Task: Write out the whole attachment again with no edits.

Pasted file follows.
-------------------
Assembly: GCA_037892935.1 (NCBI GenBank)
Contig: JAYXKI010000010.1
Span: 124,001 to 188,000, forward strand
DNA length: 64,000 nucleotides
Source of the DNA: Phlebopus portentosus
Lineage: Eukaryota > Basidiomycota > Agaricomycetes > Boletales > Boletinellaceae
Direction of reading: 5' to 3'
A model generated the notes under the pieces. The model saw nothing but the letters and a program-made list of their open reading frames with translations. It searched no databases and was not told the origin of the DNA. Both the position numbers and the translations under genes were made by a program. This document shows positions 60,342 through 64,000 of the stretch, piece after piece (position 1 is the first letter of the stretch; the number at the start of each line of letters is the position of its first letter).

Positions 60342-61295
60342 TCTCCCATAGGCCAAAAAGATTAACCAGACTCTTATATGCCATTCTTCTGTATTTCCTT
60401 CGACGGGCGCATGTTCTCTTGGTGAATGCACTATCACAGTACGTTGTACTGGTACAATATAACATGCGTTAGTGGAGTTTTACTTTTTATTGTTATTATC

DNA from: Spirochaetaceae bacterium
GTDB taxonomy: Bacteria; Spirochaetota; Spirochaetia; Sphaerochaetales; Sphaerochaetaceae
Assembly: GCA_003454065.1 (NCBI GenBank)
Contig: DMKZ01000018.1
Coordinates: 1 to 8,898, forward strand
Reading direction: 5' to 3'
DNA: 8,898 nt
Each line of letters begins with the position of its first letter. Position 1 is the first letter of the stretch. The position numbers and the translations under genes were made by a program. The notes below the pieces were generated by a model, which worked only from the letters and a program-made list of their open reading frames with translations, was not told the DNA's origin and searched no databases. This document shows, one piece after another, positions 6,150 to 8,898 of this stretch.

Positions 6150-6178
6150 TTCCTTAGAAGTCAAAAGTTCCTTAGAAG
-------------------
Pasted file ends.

Assembly: GCA_037892935.1 (NCBI GenBank)
Contig: JAYXKI010000010.1
Span: 124,001 to 188,000, forward strand
DNA length: 64,000 nucleotides
Source of the DNA: Phlebopus portentosus
Lineage: Eukaryota > Basidiomycota > Agaricomycetes > Boletales > Boletinellaceae
Direction of reading: 5' to 3'
A model generated the notes under the pieces. The model saw nothing but the letters and a program-made list of their open reading frames with translations. It searched no databases and was not told the origin of the DNA. Both the position numbers and the translations under genes were made by a program. This document shows positions 60,342 through 64,000 of the stretch, piece after piece (position 1 is the first letter of the stretch; the number at the start of each line of letters is the position of its first letter).

Positions 60342-61295
60342 TCTCCCATAGGCCAAAAAGATTAACCAGACTCTTATATGCCATTCTTCTGTATTTCCTT
60401 CGACGGGCGCATGTTCTCTTGGTGAATGCACTATCACAGTACGTTGTACTGGTACAATATAACATGCGTTAGTGGAGTTTTACTTTTTATTGTTATTATC

DNA from: Spirochaetaceae bacterium
GTDB taxonomy: Bacteria; Spirochaetota; Spirochaetia; Sphaerochaetales; Sphaerochaetaceae
Assembly: GCA_003454065.1 (NCBI GenBank)
Contig: DMKZ01000018.1
Coordinates: 1 to 8,898, forward strand
Reading direction: 5' to 3'
DNA: 8,898 nt
Each line of letters begins with the position of its first letter. Position 1 is the first letter of the stretch. The position numbers and the translations under genes were made by a program. The notes below the pieces were generated by a model, which worked only from the letters and a program-made list of their open reading frames with translations, was not told the DNA's origin and searched no databases. This document shows, one piece after another, positions 6,150 to 8,898 of this stretch.

Positions 6150-6178
6150 TTCCTTAGAAGTCAAAAGTTCCTTAGAAG